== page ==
Selena Newly grew up in a family that took the fun out of dysfunctional. Sharing a house with a mother that never wanted her, aunts who detest each other, and a grandmother that has them all at the mercy of her purse strings hasn’t exactly made for an idyllic childhood. In fact it has left her yearning for adulthood since she was old enough to walk. The day her mother throws her out is the best and worst day of her life. She is free, but she has nowhere to go, and no idea how she’s going to support herself.  When the door into Altanur opens it seems like the answer to all her childhood prayers. Her family isn’t really her family, and she’s a fairy princess. Unfortunately she’s about to learn the hard way that everything has a price, and sometimes that price may be too high.

Crowdfunded Engines are go!

Okay, so I have the Atypical Princess wordpress set up, I created a Paypal button, & I’m checking out Kickstarter & Indie Gogo as possibilities for folks that might not want to use Paypal. I took a look at the two books that were mentioned as being potentially similar (other than the basic premise they are not anything like Fairy Wings & Glittering Crowns, courtesy of my lack of fascination with the concept of the Unseelie Court), and I’m going to start posting character sketches tomorrow as teasers. Is there anything else folks want to see in the lead up to launch?

On Diversity in Writing Fiction Or Step Away From The Fail

So, you’re a member of X group and you want to write fiction that includes people who are different from you. Possibly they have a different racial background, sexuality, religion, gender identity, or are disabled in some way. First things first, why are they in your story? Aside from being different, what purpose do they serve to the plot? Is there an actual role in advancing the plot that they play? When you Google a phrase *like “stereotypes about FatLGBT, disabled, African American, East Asian, Southeast Asian, West & Central Asian, Native American, Latino people” and read the resulting links does your character fit into those stereotypes? If so, why? Is that characterization necessary to advance the story? Or did it just seem like an easy way to include some diversity in your work?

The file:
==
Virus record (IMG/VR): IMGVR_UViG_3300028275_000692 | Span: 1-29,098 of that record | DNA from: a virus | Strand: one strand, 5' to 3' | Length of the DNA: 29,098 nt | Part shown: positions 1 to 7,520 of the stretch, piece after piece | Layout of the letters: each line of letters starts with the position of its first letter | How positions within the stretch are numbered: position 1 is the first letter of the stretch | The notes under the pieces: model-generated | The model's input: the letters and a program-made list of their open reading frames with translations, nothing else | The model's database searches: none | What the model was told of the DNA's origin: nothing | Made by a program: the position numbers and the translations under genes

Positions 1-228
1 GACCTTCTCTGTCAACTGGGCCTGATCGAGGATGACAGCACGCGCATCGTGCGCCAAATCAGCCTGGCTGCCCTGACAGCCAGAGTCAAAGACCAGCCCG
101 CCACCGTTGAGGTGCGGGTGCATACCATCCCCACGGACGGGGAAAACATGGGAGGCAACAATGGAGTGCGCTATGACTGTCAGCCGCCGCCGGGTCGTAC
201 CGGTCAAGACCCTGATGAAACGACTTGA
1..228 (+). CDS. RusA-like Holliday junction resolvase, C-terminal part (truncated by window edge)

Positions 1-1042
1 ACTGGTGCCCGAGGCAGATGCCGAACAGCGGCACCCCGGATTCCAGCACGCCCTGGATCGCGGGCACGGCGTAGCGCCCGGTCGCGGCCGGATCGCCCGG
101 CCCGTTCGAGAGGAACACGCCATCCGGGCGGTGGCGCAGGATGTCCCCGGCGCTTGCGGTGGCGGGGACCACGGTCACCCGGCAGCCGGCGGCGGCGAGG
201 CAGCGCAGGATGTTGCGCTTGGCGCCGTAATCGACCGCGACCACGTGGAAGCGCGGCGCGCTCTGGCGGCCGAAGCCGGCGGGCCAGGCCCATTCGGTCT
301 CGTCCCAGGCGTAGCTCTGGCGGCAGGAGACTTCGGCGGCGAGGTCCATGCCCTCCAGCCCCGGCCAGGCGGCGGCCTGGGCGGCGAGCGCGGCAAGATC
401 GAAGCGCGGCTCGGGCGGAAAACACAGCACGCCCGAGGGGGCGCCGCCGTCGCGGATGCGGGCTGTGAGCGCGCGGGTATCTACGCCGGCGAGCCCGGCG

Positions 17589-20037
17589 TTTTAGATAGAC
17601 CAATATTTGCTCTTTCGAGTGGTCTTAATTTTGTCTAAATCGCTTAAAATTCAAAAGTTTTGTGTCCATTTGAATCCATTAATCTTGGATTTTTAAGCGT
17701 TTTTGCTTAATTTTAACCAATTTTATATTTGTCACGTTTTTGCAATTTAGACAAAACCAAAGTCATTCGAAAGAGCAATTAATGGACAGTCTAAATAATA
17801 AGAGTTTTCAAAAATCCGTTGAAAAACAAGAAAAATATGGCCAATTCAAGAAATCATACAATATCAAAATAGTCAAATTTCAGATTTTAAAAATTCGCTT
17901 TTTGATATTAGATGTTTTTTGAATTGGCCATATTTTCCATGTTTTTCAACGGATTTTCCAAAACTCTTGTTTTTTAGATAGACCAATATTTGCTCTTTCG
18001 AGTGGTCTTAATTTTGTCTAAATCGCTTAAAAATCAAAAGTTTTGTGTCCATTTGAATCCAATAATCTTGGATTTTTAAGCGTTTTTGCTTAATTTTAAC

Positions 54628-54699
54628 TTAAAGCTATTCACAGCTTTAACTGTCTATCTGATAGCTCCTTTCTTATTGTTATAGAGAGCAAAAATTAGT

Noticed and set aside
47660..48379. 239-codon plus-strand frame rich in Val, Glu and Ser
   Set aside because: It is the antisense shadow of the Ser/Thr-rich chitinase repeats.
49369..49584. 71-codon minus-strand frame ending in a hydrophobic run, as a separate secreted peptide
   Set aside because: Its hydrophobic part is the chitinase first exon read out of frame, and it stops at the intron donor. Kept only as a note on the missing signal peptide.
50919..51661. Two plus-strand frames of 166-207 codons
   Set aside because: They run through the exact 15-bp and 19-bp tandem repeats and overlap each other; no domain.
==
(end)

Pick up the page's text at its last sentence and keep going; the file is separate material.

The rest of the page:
Despite the hype, no one is saying that you cannot write the Other as part of a story. What is being said is that you need to write the Other as a fully fleshed character instead of a convenient plot device or prop. When you are talking about people (of whatever background) you need to remember that they may well be in your audience. And they’d like to see themselves in the works they are reading, but they don’t want to see bigoted caricatures as that representation. The first part of being a good writer is being a good reader. That includes reading about the lives of the people you’re writing about (preferably in their own words), and really honoring their experience instead of ignoring their reality in favor of reflecting whatever biases might be convenient to your plot line.

Will following these guidelines guarantee you immunity from criticism? No. Anything you write will be critiqued by readers. But, putting forth the effort to try to get it right may well change the tenor and content of those critiques. We all have to do our research & there’s no guarantee that any of us will get it right the first time or even the first 50 times. That doesn’t mean we stop trying, but it does mean that trying to get it right includes listening when you’re told that you’ve been getting it wrong. Personally I’d rather be critiqued for my unfortunate habit of splicing commas, than for writing something horribly offensive about a group of people because I couldn’t be bothered to do some basic research.